Reflection: Playcrafting NYC, August 27th

Playcrafting NYC is an indie community event showcasing video game projects from around the tri-state area. As they say on their website, Playcrafting Expos are more than just networking - there is an emphasis in their mission statement to provide education and collaboration.

This past Thursday, the Among Elusions team prepared a presentation for our second outing to a Playcrafting NYC demo night. Over seventy developers and supporters were in attendance.  The presentation format was different than the previous event (a more open Arcade-style affair) and we patiently waited for the most important part of the night.

The Dominoes pizza. The pizza guy had some trouble navigated to the Microsoft Center and we starving artists sat with bellies growling. Pete, our presenter and host, lightened the air with some far out jokes. Corey and I joined in on the fun.

Left to Right: Pete, Johnny Toxin, Corey Camera: Aaron

Left to Right: Pete, Johnny Toxin, Corey
Camera: Aaron

Just five hours prior to the event at our home office, we scrambled in practice, avoiding repetition and a scripted feel so as to not sound ridiculous. We knew in our minds what we wanted to say, but describing one's game proves more often than not to be a challenge in itself. What is our game? Why do we like it? Why do we want you to like it?

The Among Elusions team believes the game can speak for itself in many ways, but it certainly helped to explain some mechanics out.

Johnny as John Lennon, Corey as Joaquin Phoenix, Aaron as Alfred Hitchcock (unpictured)

Johnny as John Lennon, Corey as Joaquin Phoenix, Aaron as Alfred Hitchcock (unpictured)

The intent behind Pachinko Slaughterhouse lies in an unfortunate truth about the seedier parts of the farm industry. We touch on ideas of corporate imposed debt on farmers, inhumane treatment of animals, and the notion that your food may not be reaching your plate without a bit of heartache.

The visual style contrasts with this idea, providing a fun environment and hilarious animations for our animals during their trip down the Pachinko board. We debuted two animals during this event - chickens and eggs - and the much tweaked 'Tilt' feature that allows you to adjust animal trajectory. Corey moved through a few of our earlier levels, but we had just enough time to show off a later combination with some interesting mechanics.

We were excited to find that a member of Games for Change, Megan, was in the audience during our presentation. And Megan was kind enough to record video for my personal favorite powerup, the Butcher Stand, which cuts your animals into meat for delivery.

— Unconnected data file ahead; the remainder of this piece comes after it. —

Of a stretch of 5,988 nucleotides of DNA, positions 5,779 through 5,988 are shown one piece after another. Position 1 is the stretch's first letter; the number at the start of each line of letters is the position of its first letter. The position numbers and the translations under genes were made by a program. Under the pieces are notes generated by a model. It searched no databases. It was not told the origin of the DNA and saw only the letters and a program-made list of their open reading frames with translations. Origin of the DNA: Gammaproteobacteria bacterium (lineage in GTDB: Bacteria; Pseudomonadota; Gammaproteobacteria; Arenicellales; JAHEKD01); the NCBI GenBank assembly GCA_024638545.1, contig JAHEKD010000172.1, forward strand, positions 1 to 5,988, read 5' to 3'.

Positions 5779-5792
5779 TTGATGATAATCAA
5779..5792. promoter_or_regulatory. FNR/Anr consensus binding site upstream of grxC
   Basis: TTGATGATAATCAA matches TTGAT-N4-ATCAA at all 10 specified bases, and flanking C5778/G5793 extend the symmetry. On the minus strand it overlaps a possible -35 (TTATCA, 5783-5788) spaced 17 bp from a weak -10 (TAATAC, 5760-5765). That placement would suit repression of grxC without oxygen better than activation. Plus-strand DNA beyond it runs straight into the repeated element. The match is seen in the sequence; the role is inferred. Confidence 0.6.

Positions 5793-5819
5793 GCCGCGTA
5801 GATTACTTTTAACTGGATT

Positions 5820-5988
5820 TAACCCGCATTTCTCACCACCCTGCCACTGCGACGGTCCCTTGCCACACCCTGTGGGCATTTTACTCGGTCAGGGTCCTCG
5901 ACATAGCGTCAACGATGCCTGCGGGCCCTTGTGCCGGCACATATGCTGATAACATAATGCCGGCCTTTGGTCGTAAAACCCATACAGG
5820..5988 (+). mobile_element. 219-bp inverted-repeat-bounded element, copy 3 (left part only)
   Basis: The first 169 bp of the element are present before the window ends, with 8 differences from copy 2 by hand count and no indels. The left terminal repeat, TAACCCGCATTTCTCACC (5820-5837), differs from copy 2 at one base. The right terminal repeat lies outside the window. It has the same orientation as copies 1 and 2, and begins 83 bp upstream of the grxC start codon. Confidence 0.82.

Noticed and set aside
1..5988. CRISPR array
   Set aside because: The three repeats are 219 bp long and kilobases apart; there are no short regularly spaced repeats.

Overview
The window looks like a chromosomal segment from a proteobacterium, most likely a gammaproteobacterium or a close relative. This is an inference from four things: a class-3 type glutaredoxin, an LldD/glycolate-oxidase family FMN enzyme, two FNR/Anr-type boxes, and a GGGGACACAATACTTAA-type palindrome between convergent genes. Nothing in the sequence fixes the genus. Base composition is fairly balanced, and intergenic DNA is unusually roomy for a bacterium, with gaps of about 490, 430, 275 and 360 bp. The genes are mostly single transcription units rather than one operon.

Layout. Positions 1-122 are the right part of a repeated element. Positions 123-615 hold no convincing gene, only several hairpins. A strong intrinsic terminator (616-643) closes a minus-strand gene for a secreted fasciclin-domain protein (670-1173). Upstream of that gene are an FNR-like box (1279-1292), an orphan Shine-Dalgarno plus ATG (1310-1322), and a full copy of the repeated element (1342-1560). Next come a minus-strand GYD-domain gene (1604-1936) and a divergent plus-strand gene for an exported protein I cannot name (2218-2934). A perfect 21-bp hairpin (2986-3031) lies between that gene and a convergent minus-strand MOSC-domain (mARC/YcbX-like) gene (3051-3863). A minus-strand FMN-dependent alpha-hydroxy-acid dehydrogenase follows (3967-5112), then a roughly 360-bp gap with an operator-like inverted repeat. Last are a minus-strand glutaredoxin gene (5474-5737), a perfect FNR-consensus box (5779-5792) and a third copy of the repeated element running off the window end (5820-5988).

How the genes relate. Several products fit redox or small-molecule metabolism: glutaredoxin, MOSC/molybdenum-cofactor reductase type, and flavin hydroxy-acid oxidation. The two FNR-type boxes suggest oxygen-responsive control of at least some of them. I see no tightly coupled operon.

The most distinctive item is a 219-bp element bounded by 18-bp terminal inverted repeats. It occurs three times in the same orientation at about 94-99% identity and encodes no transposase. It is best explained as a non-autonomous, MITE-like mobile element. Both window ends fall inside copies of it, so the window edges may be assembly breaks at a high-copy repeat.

'No animals were directly harmed by the development team. Possibly indirectly'

~ The Among Elusions Team

Luckily, we opened strong for the event. But, the games that followed kept that groove going for the rest of the night. Indie Paparoos debuted their game Assault Breaker, a mobile shooter that promises to keep your hand glued to the screen. Awkward Date made a huge splash next, showing off a welcome and reinvigorating change to the platforming genre. Simple Machine demonstrated their reflexive mobile game Zaga, reminiscent of Ikaruga with a hint of the classic Snake.

In a change of pace, Kurt Bieg (https://twitter.com/kurrrt) took the podium and showed off three student projects, made with Unity by new students taught and directed by the Playcrafting Unity events. 

The presentation closed with Two Dots, a self-described Candy Crush-esque game with engaging visuals and a level count that numbered into the four hundreds. A day after the event, Corey told me that Two Dots inspired a milestone change for our own game. That kind of transfer of ideas is what makes Playcrafting special; the ability to learn from other developers directly or indirectly realize something that can be improved in your own project.

With a final round of applause from the crowd, the developers setup shop around the room. Some audience members stopped by to play and dish out some feedback for our stages.

Among Elusions values all feedback received. These events bring together such different play-styles that we can be sure several players will approach our stages in an outside-the-box way that forces us into design revision. As developers, it is necessary to take a step back from our work and see if we're not blinded by our inside knowledge of the processes running in the background. Our previous time at Playcrafting resulted in sweeping changes to our approach to the game: we removed long exposition before stages and dropped in new tutorials that helped simplify the mechanics for newcomers.

I can safely say that the build we had for this past event was much more warmly received and intuitive. One particular young man would not stop playing our stages, even retrying a harder stage three times until he completed it. With a higher score than mine to boot.

Johnny "showing" the audience how to fail a stage

Johnny "showing" the audience how to fail a stage

All in all, the event went about as expected. That is to say, feedback was positive and we already have people asking how many stages to expect and when it will release. As a developer showing off our first game, the Among Elusions team appreciated those in the Playcrafting audience for their time.

If you could not join us this past week - or especially if you were able - we hope to run into your during our next event, The Sheep's Meow on September 16. Check out our event page for location and time details.

As always, thank you for your support.

- Johnny Toxin